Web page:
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Posts Tagged ‘Maggie’s Plan’

It’s the height of summer, with remakes, sequels, and comic book adaptations pretty much as far as the eye can see, which means it must be time for some counter-programming (which is the ever-so-slightly-sniffy term used in some quarters to describe films actually made for intelligent adults). In the mix currently is Rebecca Miller’s Maggie’s Plan, which does a pretty good job of looking like a low-budget indie comedy-drama, but…

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Well, this is not the kind of film which flaunts the size of its budget as part of its marketing (which really does seem to be a genuine occurrence), but the presence in the cast of quite a few well-known faces suggests that this is not the teeny-tiny project you might think from the tone and subject matter (the fact that Miller is the partner of one of the world’s most celebrated actors could lead you to suspect she might have more pull than the average indie comedy-drama director, should she choose to exert it). Not that any of this really makes a difference, of course, except that right now there might be a virtue in appearing smaller and more independent than you actually are.

If nothing else, Maggie’s Plan marks another step in the ascendancy of the bodacious Greta Gerwig, and surely no-one can take exception to that? On this occasion, Gerwig plays Maggie, a young and single academic who has decided to take the plunge and have a baby, mainly because, as she says, she doesn’t want to leave her destiny in the hands of destiny. To this end she has made an arrangement with an up-and-coming pickle entrepreneur (Travis Fimmell) whereby she will make use of his reproductive material to conceive a child.

However, just as all of this is coming to a boil (as it were), her scheme is somewhat disrupted when she meets John (Ethan Hawke), a brilliant and talented writer who is stuck in a chaotic marriage with the very demanding Georgette (Julianne Moore). Possibly to both their surprise, John and Maggie fall in love, get married, and have a child together.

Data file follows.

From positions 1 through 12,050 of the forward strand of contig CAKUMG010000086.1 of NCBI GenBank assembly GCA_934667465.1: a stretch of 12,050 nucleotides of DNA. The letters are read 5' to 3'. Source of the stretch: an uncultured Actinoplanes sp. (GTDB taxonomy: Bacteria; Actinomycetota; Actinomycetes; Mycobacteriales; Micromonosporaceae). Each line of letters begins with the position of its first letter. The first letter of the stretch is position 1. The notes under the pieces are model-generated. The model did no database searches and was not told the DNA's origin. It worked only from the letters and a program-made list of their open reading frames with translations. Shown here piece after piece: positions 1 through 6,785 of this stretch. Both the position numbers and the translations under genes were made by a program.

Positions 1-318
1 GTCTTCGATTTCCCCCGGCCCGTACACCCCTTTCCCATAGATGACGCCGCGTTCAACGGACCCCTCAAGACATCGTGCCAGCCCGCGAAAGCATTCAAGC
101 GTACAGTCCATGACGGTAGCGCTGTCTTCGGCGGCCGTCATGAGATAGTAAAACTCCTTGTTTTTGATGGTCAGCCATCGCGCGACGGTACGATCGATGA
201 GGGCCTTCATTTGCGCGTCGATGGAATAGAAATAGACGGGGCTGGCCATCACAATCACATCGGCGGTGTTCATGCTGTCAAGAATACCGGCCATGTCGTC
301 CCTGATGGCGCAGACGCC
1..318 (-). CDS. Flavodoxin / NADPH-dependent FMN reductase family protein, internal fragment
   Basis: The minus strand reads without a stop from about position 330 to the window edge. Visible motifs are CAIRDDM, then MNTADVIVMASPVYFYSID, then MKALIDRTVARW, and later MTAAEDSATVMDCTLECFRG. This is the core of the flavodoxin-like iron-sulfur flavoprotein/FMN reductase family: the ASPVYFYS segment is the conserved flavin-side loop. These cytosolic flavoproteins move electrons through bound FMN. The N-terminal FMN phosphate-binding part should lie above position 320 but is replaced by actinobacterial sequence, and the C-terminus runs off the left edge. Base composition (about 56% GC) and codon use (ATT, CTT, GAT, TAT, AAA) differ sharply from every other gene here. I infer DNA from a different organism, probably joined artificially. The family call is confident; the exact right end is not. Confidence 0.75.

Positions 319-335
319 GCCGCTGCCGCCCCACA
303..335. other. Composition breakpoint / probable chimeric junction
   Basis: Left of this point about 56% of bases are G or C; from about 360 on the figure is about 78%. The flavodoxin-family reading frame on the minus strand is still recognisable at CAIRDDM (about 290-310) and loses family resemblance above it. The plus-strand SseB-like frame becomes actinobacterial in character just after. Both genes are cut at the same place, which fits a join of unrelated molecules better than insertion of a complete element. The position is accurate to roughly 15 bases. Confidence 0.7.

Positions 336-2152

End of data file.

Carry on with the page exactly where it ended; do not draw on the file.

And is this the happy ending everyone is surely rooting for? Um, well, no, for things get a bit complicated between Maggie, John, Georgette, and their various progeny. Maggie comes up with another plan to resolve everything (not including the pickle entrepreneur, sadly), but is she being a kind and helpful person or just a control freak?

Well, one thing you can certainly say about Maggie’s Plan is that it is really a very generous-spirited film: the characters may occasionally act in foolish or naive ways, but none of them are actually genuinely unpleasant. How much of a big deal this is will probably depend on the kind of film you usually go and see, but in this case I think it is important as it does give the film a certain kind of distinctiveness in the milieu in which it operates.

Or, to put it another way: this is a film where the main characters are usually preoccupied with all sorts of fairly rarefied social, ethical, cultural, and personal issues, never seem to have to worry about their means of support, and are generally a cerebral bunch. I mean, Maggie herself works at an university and decides to become a single mother without worrying at all about the financial and personal strain placed on her as a result. Not many real-world people think and behave this way. In short, in some ways the film is sometimes very reminiscent of Woody Allen when he’s in default mode.

Given this is the case, the fact that the film does have a current of warmth running through it – mostly down to Gerwig’s performance, for I’ve yet to see a film where she hasn’t radiated a sort of sincere decency – does set it apart from most of the Allen canon. It’s a little more willing to engage with matters on a more human level, too: I can’t imagine the notoriously fastidious Allen even considering a DIY impregnation scene, let alone putting one on-screen as happens here.

Of course, the jokes and script aren’t perhaps quite as sharp as they would be in an on-form Allen movie, but the performances are strong and the writing is intelligent and satisfying. Fimmel in particular is unrecognisable as the guy currently spending two hours covered in CGI in the Warcraft movie, though I suspect he has the same beard.

Maggie’s Plan probably won’t rock your world, but it tells its story well and engagingly, even if things do seem to get a little bit unravelled in the third act (at this point the plot becomes much less focused on Gerwig’s character, which may be the reason why). It is amusing and smart and engagingly good-natured, even if, if we’re totally honest, it isn’t that much closer to reality in some ways than the fantasies and action movies it’s presenting itself as an alternative to.

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